After defeat to UKIP in Clacton, and with the prospect of defeat to UKIP in Rochester, David Cameron has discovered two new ways to scrap with Brussels. Kapow! There’s his firmer emphasis on restricting European migration. Bam! And now there’s his resistance in the face of the EU’s budget demands. It’s going to be a knockout clash, make no mistake.
But whose corner is Angela Merkel in? Increasingly, it seems, the answer is: not Cameron’s. When it comes to the EU budget, she’s said to have been blunt and unsympathetic, telling our Prime Minister that the bill for another £1.7 billion “should have been expected”. When it comes to European migration, today’s Sunday Times (£) reports her as saying that “Germany will not tamper with the fundamental principles of free movement in the EU.” Uh-oh.
The German Chancellor’s views are not an unimportant part of the equation. Once, she was regarded as the powerbroker who would help Britain return some its own powers back from Europe. Downing Street hailed her interventions on migrant benefits. But now relations are much frostier. Disagreements over the elevation of Jean-Claude Juncker haven’t helped.
It’s tempting to say that Cameron is a victim of Merkel’s domestic problems – and, to some extent, that’s true. She currently faces the binary threat of Alternative für Deutschland and of Germany’s economic sluggishness, and she’s adopted an unyielding approach to both. Alternative für Deutschland and its euroscepticism have been attacked by Merkel’s allies as xenophobic and dumb. Calls for looser fiscal and monetary policies in Germany and across Europe have, as I explained last month, been dismissed out of hand. This is not a good time for the German Chancellor to start treating certain countries, such as Britain, as special cases. From her perspective, we must all walk the line.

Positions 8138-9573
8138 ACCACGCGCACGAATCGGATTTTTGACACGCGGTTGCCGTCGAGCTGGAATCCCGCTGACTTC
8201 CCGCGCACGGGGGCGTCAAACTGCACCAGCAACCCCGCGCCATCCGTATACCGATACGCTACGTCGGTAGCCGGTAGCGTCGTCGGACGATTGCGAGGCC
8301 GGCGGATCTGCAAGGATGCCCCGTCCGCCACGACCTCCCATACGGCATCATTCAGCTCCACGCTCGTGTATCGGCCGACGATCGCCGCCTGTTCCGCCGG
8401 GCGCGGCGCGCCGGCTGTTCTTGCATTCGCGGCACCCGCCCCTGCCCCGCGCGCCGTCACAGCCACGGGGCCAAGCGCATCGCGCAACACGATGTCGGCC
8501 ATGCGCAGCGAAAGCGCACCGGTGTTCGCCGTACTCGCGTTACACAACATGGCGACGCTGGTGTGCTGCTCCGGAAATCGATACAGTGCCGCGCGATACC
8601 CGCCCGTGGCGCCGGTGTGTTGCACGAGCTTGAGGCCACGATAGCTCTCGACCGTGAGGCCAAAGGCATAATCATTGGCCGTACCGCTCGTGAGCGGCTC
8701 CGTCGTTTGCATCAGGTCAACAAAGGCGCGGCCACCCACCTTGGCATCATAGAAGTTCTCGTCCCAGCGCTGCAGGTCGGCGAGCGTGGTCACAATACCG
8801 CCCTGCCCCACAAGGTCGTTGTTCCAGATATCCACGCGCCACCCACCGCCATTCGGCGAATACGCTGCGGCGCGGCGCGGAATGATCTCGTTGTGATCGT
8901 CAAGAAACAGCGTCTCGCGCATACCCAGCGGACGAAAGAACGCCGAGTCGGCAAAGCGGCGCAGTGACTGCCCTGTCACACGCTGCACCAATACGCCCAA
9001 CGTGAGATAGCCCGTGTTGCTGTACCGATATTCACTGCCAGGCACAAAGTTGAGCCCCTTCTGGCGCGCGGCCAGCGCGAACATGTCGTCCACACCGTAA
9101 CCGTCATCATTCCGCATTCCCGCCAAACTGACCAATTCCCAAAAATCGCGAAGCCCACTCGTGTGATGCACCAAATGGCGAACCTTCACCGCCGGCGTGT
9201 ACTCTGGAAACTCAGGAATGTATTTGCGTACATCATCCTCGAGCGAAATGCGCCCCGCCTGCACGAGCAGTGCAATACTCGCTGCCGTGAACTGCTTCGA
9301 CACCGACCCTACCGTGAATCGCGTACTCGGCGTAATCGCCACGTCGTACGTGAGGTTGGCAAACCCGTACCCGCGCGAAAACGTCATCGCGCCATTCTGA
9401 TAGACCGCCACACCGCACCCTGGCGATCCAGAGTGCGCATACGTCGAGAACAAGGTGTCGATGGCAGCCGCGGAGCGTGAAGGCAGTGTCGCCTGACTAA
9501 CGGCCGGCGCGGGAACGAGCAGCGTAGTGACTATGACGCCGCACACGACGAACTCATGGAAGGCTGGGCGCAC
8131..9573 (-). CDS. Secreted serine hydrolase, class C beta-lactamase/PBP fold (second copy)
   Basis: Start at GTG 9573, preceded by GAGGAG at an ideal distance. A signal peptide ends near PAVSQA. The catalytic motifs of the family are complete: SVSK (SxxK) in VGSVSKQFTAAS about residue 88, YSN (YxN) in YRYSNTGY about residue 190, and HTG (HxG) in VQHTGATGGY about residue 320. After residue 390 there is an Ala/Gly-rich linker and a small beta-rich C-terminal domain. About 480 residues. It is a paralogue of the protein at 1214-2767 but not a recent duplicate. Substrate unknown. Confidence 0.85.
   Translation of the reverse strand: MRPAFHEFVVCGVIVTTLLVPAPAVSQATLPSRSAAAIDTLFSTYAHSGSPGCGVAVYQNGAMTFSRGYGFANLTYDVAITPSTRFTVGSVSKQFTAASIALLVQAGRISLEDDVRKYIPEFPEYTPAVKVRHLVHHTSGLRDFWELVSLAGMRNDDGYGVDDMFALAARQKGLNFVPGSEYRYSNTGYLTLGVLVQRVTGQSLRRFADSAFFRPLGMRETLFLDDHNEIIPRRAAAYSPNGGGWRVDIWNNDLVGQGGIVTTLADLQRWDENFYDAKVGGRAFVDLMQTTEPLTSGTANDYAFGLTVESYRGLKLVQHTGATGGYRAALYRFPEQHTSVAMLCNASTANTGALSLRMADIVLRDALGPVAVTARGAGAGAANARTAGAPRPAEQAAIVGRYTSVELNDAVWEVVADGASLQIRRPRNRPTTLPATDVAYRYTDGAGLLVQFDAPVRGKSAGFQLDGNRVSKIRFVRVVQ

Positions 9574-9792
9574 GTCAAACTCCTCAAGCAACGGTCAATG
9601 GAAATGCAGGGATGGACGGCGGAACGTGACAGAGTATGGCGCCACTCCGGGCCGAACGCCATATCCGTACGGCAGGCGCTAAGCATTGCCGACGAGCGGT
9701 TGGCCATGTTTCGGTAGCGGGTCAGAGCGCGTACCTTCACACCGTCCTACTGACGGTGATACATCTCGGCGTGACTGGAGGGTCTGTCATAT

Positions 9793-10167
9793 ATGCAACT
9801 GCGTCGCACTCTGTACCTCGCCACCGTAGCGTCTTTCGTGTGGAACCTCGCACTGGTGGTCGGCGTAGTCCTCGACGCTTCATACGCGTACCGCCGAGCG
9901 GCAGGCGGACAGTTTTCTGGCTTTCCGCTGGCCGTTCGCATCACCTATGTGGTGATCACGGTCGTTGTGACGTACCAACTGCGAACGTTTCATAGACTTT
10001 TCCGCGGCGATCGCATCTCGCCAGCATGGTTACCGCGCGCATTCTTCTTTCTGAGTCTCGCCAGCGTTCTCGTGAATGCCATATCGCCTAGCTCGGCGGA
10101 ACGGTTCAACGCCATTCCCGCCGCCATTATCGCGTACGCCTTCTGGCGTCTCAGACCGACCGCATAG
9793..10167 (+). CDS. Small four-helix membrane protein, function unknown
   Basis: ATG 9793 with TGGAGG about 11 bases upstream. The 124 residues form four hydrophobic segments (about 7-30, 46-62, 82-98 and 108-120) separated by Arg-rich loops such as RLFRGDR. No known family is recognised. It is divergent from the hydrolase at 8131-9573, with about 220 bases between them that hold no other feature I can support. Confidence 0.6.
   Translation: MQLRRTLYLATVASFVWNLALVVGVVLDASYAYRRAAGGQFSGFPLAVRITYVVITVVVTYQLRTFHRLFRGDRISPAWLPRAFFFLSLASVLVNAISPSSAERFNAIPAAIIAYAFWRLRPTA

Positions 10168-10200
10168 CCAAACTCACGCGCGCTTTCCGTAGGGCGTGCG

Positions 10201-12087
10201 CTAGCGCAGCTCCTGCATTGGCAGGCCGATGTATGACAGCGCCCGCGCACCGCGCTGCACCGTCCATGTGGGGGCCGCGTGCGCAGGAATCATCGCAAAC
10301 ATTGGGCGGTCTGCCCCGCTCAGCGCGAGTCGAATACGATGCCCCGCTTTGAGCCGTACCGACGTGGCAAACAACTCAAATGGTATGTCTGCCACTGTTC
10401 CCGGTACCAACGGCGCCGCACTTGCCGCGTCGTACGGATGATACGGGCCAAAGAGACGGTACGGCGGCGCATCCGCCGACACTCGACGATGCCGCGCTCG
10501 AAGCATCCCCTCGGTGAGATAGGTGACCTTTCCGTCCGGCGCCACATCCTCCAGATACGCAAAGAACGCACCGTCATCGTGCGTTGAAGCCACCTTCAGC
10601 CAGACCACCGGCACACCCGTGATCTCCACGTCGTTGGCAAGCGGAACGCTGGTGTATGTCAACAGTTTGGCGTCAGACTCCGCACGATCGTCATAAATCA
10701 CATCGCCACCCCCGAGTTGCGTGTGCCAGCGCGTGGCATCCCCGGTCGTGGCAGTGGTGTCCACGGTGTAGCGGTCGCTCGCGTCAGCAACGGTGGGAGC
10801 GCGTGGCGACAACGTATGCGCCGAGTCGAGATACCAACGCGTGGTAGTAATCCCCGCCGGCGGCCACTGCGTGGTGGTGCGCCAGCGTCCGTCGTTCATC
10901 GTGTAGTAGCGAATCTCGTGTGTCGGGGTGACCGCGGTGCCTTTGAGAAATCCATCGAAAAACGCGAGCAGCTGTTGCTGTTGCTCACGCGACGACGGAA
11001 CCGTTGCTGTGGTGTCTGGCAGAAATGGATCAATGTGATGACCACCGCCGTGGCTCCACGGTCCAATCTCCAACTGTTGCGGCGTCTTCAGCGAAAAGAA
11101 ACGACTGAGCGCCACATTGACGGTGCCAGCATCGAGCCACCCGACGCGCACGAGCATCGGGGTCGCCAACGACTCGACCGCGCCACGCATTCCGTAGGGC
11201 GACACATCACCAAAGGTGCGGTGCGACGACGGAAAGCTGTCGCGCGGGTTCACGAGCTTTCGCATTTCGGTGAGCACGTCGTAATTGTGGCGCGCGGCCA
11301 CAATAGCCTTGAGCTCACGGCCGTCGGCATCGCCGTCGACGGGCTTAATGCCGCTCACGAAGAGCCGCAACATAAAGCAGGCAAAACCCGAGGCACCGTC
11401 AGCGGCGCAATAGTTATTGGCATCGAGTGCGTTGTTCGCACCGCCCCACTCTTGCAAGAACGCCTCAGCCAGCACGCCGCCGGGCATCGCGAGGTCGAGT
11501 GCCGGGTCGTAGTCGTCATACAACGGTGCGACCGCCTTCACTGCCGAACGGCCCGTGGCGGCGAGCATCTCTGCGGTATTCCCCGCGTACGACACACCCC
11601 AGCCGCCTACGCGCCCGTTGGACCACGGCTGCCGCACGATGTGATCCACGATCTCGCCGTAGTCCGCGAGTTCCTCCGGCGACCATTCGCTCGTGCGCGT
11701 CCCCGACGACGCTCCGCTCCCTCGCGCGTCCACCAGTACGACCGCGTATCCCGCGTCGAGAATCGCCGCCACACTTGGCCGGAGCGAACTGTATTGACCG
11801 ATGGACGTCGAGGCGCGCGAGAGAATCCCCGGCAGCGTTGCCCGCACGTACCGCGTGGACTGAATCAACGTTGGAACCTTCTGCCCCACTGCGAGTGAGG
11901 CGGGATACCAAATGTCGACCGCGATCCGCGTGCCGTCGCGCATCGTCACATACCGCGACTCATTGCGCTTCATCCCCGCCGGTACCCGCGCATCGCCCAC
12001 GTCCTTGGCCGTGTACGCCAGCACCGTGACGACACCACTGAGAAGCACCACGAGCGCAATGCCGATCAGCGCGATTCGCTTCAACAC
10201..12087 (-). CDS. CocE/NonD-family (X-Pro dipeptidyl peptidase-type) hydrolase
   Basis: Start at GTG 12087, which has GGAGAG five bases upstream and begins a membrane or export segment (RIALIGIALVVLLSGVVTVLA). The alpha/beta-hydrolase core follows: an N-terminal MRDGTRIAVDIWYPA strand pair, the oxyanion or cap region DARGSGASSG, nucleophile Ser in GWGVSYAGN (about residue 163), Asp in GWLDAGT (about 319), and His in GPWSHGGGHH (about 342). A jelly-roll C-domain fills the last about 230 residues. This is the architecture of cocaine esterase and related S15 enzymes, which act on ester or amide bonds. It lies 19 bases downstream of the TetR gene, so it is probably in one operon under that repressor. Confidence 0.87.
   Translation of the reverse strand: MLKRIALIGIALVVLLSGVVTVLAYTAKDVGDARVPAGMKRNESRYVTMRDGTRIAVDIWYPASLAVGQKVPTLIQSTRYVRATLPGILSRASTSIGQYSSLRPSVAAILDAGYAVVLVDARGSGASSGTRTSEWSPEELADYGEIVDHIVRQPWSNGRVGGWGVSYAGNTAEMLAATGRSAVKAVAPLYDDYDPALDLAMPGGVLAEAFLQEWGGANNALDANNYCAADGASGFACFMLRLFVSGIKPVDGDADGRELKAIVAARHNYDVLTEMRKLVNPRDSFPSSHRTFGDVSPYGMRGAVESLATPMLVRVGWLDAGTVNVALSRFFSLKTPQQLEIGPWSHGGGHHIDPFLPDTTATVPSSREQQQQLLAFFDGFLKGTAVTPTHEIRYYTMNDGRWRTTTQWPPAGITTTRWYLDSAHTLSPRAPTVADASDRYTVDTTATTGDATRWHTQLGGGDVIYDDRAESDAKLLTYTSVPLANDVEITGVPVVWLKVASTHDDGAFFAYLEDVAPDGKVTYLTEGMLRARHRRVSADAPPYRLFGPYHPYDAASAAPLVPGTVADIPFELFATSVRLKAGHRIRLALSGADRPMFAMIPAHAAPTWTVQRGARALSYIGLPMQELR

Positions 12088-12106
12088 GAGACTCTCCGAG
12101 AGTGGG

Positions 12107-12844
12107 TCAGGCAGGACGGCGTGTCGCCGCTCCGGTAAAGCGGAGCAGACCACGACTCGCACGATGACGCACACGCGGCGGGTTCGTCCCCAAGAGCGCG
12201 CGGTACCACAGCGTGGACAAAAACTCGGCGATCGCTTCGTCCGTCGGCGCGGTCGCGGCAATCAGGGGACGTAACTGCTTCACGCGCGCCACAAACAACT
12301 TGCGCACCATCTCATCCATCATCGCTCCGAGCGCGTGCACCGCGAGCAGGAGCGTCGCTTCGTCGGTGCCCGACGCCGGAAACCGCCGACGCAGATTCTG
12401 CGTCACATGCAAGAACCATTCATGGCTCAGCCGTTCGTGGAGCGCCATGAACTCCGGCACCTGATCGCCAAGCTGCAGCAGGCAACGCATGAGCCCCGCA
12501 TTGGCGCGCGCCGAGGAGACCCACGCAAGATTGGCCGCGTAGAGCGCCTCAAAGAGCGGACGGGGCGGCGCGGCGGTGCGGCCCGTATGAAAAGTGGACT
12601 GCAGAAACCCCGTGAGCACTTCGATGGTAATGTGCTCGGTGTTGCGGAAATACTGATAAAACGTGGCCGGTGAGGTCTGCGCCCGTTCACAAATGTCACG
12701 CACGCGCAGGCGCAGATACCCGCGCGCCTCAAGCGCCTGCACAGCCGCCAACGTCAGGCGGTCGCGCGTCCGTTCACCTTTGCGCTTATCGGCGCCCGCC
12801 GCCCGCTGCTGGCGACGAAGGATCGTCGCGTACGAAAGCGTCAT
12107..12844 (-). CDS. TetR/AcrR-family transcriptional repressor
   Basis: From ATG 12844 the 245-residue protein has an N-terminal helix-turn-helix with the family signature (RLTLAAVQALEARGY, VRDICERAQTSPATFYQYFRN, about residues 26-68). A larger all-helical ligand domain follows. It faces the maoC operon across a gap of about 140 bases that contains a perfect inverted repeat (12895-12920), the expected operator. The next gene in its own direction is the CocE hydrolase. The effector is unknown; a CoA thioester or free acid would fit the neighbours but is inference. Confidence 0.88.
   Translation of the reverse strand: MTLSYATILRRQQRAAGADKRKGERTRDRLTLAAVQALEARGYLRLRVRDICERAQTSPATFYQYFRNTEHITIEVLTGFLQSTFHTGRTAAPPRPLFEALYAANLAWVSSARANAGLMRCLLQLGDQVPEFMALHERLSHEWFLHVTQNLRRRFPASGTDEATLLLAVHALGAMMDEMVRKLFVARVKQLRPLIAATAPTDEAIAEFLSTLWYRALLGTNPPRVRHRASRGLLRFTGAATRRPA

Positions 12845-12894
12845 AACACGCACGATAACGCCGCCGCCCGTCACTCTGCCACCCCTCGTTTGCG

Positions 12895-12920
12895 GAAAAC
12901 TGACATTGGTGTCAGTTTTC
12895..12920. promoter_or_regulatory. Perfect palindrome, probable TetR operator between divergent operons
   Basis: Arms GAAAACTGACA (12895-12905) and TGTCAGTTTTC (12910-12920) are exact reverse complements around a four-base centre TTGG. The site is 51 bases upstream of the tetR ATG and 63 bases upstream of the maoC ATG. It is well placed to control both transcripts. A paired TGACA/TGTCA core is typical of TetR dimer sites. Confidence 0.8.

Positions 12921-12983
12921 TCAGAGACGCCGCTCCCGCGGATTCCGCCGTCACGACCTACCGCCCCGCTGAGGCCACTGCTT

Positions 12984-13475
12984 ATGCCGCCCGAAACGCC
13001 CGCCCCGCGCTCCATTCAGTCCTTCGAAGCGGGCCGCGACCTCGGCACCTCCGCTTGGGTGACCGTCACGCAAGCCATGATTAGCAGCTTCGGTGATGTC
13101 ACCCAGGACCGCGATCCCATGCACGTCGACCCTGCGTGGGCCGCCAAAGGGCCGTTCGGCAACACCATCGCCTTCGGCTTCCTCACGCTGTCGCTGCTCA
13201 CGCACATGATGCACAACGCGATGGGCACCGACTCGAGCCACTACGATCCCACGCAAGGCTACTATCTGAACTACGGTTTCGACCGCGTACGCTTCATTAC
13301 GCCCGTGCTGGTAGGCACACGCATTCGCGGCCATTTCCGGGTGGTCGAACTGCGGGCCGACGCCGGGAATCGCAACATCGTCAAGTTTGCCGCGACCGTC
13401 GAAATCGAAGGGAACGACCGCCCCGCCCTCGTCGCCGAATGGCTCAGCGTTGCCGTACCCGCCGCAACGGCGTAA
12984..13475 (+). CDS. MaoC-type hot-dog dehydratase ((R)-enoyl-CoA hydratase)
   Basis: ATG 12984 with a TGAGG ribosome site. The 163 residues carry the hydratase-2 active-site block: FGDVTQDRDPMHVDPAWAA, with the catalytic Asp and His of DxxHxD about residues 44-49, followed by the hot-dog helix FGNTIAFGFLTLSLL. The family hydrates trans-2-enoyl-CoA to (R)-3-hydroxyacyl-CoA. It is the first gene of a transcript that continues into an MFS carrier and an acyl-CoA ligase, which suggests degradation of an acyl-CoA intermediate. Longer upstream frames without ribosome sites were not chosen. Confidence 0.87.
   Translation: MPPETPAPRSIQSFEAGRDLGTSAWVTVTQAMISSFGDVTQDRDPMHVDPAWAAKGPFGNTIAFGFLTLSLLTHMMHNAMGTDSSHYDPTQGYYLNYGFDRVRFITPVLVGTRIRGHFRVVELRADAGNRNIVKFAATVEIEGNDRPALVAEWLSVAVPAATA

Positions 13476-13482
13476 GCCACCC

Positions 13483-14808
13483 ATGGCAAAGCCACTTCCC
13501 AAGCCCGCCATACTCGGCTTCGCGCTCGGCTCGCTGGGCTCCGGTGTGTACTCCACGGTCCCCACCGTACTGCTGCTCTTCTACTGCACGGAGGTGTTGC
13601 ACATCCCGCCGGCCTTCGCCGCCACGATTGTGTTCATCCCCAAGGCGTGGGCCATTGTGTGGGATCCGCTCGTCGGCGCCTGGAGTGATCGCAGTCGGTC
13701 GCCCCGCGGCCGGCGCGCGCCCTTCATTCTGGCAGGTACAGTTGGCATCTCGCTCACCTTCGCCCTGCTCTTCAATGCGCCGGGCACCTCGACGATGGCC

But Cameron may not be helping himself with his recent angrier rhetoric and action. The political case for opposing Europe’s demands is clear – James Forsyth explains it, and the “nuclear option” of blocking the Eurozone’s self-help measures, very well in today’s Mail on Sunday. But what if, by doing so, the Tory leader alienates those, like Merkel, who could help him secure the broader change he wants? It’s yet another unforgiving variable in the situation that Mark described on Friday. Viel Glück, Prime Minister.